This sentence bubbled to the surface in a breakout group of newer and aspiring teachers at a tango teacher training several years ago. As soon as it did about a third of the group came to life, all reciting different versions of the same incantation, amping each other up as they circled around the core message they believed students needed to “get.” The discussion included meditations on the beauty and power of the dance connection and two people moving as one.
It’s a wonderful thing for teachers to be excited about what the dance means to them and sharing that meaning with others. But there were several things about the discussion that made me uncomfortable:
There was a lot of preaching. There was a lot of “us vs. them” language. And there was a lot of little to no talk about the students themselves. There was no talk about what their students’ actual needs and desires might be (aside from what the teachers-in-training wanted them to be). And there were no specific or concrete methods (aside from preaching) offered for making this teaching goal a reality for their students.
This may be a common starting point for newer teachers, and – sadly – an endpoint for some more experienced teachers. But this simplistic idea of connection and limited vision for how to teach it is problematic. Here are three reasons why.
1. Not All Students Want Connection
Not everyone comes to the dance wanting the same thing. Connection with another person – in particular a magical or intimate one as described above – is sometimes one of the last of a student’s motivations when they come to their first classes.
No doubt this is the complaint of some teachers, but it shouldn’t be. After all, the beautiful thing about dance is that it encompasses many things: movement, music, improvisation, creativity, emotion, challenge, community, culture, and – yes – connection with a partner. Every student comes with a differing level in interest in each of these categories, and that is okay. Why?
First, because students need to develop their own connections to this dance, not someone else’s. Second, because where a student starts is rarely where they end up. Someone may come to the dance primarily for movement and creativity, but they will likely end up developing other connections. After all, as John Muir wisely stated: “When we try to pick out anything by itself, we find it hitched to everything else in the Universe.” Students are the most likely to find these connections when they are first allowed to engage with the part of the dance that resonates with them.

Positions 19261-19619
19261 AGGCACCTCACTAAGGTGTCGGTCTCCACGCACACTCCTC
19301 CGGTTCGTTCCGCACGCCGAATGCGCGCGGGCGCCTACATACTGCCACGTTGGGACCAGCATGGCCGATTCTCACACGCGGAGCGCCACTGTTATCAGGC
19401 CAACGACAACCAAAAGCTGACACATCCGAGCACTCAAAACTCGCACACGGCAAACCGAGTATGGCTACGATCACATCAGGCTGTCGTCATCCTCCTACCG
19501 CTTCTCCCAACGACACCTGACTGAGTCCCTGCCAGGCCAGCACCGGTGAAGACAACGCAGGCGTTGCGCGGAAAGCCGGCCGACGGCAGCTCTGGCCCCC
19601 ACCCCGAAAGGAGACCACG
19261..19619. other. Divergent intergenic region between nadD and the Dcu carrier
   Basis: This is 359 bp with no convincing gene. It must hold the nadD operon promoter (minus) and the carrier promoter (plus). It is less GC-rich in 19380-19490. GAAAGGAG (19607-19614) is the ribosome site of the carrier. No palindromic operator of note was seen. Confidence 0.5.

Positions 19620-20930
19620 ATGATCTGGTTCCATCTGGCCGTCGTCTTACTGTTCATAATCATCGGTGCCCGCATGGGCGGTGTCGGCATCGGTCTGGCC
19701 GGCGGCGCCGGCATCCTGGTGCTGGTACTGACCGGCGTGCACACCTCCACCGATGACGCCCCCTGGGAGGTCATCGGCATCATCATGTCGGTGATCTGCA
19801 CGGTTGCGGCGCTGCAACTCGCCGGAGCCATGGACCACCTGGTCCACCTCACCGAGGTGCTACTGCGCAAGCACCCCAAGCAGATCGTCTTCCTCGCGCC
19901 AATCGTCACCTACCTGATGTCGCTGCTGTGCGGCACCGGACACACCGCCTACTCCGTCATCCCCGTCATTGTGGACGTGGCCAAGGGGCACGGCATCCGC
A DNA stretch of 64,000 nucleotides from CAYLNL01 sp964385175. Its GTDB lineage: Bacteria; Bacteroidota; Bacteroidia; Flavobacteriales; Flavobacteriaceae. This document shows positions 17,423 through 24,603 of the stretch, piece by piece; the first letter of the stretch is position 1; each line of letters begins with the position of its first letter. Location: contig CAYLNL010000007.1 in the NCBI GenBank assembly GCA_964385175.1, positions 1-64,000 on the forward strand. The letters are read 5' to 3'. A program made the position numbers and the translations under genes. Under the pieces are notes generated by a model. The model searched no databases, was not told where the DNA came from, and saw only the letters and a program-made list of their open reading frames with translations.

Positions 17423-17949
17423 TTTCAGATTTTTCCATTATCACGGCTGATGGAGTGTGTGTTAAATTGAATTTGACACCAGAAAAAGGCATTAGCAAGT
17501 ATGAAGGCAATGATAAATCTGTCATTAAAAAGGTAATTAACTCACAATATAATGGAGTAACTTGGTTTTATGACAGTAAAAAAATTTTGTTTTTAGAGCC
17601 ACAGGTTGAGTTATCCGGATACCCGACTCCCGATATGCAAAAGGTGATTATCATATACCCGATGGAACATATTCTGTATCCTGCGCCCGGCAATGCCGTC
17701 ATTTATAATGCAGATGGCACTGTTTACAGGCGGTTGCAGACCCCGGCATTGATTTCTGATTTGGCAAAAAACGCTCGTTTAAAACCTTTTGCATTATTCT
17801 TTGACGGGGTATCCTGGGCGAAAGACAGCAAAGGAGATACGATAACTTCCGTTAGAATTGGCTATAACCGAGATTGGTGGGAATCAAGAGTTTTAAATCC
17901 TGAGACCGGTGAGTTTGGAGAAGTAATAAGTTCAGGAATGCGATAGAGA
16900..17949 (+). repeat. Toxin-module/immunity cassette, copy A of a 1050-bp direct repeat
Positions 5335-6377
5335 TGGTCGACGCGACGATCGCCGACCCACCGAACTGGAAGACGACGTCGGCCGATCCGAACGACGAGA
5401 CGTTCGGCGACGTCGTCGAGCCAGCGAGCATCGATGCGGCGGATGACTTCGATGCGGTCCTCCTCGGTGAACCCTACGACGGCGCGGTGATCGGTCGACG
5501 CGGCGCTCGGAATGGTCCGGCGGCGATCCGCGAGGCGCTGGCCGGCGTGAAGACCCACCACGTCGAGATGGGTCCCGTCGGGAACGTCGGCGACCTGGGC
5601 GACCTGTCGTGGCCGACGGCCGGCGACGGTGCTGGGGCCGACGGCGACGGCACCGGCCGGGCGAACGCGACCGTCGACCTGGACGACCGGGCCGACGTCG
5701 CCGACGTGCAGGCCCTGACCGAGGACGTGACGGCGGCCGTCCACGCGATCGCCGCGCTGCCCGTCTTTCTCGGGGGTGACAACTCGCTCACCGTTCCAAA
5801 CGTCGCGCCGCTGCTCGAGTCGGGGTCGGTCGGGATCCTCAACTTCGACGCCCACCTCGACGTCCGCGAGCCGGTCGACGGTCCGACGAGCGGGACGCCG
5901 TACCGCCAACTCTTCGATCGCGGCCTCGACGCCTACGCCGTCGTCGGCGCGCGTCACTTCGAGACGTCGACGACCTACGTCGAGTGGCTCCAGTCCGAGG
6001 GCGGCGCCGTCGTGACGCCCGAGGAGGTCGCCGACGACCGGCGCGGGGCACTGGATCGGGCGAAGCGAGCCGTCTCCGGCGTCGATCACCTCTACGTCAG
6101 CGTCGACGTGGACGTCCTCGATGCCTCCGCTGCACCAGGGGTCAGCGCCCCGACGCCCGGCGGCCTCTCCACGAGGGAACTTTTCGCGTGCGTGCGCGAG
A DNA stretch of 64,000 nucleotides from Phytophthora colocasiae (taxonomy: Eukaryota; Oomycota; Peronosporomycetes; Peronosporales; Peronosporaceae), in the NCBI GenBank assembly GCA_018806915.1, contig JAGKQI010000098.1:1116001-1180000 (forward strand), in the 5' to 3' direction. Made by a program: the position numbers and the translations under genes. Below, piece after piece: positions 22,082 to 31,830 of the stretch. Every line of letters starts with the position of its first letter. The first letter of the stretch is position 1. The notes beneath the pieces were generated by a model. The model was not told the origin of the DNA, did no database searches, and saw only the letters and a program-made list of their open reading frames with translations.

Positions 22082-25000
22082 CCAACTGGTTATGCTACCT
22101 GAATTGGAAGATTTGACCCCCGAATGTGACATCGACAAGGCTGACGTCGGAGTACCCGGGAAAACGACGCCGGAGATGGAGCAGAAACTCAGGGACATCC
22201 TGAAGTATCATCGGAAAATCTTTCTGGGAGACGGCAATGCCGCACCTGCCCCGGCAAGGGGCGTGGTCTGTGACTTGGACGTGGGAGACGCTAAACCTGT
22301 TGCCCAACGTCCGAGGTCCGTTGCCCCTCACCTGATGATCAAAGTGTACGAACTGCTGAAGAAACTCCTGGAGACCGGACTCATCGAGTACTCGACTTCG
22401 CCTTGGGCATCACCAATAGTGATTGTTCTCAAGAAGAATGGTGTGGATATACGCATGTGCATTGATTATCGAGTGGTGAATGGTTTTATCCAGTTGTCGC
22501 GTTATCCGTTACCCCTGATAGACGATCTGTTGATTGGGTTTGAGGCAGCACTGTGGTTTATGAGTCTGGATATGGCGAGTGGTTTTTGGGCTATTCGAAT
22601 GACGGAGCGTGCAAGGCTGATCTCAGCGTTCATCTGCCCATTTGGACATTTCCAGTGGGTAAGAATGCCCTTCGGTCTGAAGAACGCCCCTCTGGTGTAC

2. Connection Isn’t Warm and Fuzzy for Everyone
For some students, learning how to be close to someone they don’t know can bring stress, discomfort, and even fear. Even for those who find the closeness relatively easy, most people don’t want to have the same kind of connection (particularly an intimate one) with just anyone. When teachers oversimplify and over-prioritize connection, they ignore these valid feelings and fail to prepare their students to deal with these feelings in a healthy way in the dance community.
For this reason, it is essential for teachers to communicate two things to their students: First, that connection is multi-layered and means different things to different people. Second, that every dancer has a choice about the type and level of connection they want to engage in every time they dance.
These two things will teach students that there are no obligations and no entitlements when it comes to dancing with someone, or dancing with someone in a particular way. Instead of feeling obligated or entitled – because Teacher said this dance is “all about connection” – students will develop their own idea of connection that works with their values and interests, and understand that others will differ. Students who are taught this way will be more likely to create, communicate, perceive, and respect boundaries with other dancers in the community.
3. Connection Is Built on Practical Skills
Connection of any kind is not willed into existence by passion or love for one’s fellow dancer. It is built on practical skills that require practice. Even a magical connection that feels out of this world takes place in this one. Preaching “it’s all about connection” is like telling students to “just feel.” It’s frustrating, because it isn’t specific or practical.
In a partner dance, physical discipline is required within and between both partners to move together and develop a somatic language with which to communicate and connect. Attention and presence are of course essential to connection. But students are more likely to apply these to their partnerships when they: 1) understand specifically what that looks and feels like, and 2) have the physical skill and sensitivity to support it.
When teachers focus on the practical, they empower students to create the conditions necessary for connection to arise. Timing, tone, spacing, balance, body mechanics, quality of movement, vocabulary, and musical familiarity – these are practical tools that will help students to have safe, mutual, comfortable, enjoyable, and sometimes magical connections in their dance lives.
This isn’t to say that preaching connection never has a place in teaching. A soap box can on occasions make a difference for students when sprinkled in at the right time.
But in general, the soap box and other micromanaging methods are patronizing and ineffective. When teachers preach, they stop listening. When teachers preach, they impose their experience of dance onto students instead of meeting them where they are and allowing them to develop on their own path. When teachers preach, it becomes about the teachers and not about the students.
Teaching connection doesn’t start with teachers preaching to their students to be present with each other. It starts with the teacher being present with their students.